Frameless construction, for flat-pack disassembly
Modular construction, for easy assembly or modification
Drill jig design for repeatability
QC (quality checking) during construction
Creating a dovetail template
Forces versus joint strengths
This project creates a 6-sided enclosure providing 8 cubic meters of internal space, and explored:
We needed an outdoor enclosure for 2 very energetic youthful ferrets, as the warm weather was upon us and we could no longer stand the sight of their plaintive faces pressed up against the living room window enviously espying the cats running amok in the vegetable patch. I would obviously love to give them free range, but this world doesn't really care for little lives as it ought and since ferrets can be only semi-domesticated they'd be missing and then dead within a week of free range living for sure. Plus our neighbours have chickens whom I don't think should be introduced to ferrets. So we needed a compound for them.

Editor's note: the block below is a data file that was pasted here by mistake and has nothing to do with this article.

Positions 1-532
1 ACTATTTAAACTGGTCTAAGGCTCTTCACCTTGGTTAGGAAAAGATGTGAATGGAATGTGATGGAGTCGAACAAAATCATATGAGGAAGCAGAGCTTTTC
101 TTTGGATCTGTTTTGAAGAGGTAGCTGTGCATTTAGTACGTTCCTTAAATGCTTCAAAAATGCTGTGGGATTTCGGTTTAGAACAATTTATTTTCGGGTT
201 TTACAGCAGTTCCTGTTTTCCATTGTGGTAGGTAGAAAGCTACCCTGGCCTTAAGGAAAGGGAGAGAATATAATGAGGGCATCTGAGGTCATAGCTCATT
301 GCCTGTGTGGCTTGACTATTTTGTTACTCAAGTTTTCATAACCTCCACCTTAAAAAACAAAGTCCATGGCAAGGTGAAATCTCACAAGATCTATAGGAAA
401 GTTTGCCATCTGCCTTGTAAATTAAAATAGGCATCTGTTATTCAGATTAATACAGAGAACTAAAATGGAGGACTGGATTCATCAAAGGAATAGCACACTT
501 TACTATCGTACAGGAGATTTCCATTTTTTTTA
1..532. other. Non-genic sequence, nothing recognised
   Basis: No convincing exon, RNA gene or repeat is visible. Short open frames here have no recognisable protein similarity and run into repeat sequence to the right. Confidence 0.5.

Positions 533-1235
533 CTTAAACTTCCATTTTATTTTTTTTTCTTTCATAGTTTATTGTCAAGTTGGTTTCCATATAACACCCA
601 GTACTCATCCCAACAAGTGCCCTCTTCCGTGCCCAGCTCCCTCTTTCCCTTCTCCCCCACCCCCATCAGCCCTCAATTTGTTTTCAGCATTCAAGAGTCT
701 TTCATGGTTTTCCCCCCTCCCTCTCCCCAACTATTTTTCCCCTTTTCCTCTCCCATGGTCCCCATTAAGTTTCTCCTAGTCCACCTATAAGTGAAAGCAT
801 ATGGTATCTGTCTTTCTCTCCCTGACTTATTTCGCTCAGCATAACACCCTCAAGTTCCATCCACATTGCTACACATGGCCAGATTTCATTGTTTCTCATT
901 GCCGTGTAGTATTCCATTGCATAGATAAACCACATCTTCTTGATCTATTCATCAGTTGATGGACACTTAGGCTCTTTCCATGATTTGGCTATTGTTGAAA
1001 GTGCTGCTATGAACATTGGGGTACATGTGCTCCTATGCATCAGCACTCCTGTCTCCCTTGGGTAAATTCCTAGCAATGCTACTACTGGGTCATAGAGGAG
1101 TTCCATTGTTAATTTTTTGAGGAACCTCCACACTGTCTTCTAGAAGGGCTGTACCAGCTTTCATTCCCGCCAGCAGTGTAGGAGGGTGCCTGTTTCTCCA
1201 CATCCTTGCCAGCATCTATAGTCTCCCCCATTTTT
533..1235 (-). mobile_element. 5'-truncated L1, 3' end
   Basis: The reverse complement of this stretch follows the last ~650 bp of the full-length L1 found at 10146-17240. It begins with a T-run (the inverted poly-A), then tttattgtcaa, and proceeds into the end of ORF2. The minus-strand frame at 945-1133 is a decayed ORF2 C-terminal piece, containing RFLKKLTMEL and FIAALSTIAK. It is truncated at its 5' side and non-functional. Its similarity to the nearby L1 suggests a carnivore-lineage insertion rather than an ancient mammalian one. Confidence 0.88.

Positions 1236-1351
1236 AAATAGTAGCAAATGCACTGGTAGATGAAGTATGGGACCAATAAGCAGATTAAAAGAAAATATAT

Ferrets though are both diggers and climbers, so it isn't just a matter of fencing an area of the garden off; we're talking total incarceration. The enclosure required not just walls, but flooring and ceiling too – in essence more a shed type structure than a simple compound (albeit skinned with wire mesh).
I also need to ensure that anything large I construct can be readily dismantled for transport, as life is a little more nomadic than once it was for us... well that's the romantic way of saying we rent our living accommodation these days. This means I wanted to avoid building overly large components. The most rigid (i.e. difficult to transport) component of any shed like construction is the framework, or carcass, on which the walls are hung. So I made a design that didn't need one, from a series of interlocking panels that would support each other.
Here's a view showing how three panels come together to form one corner of the…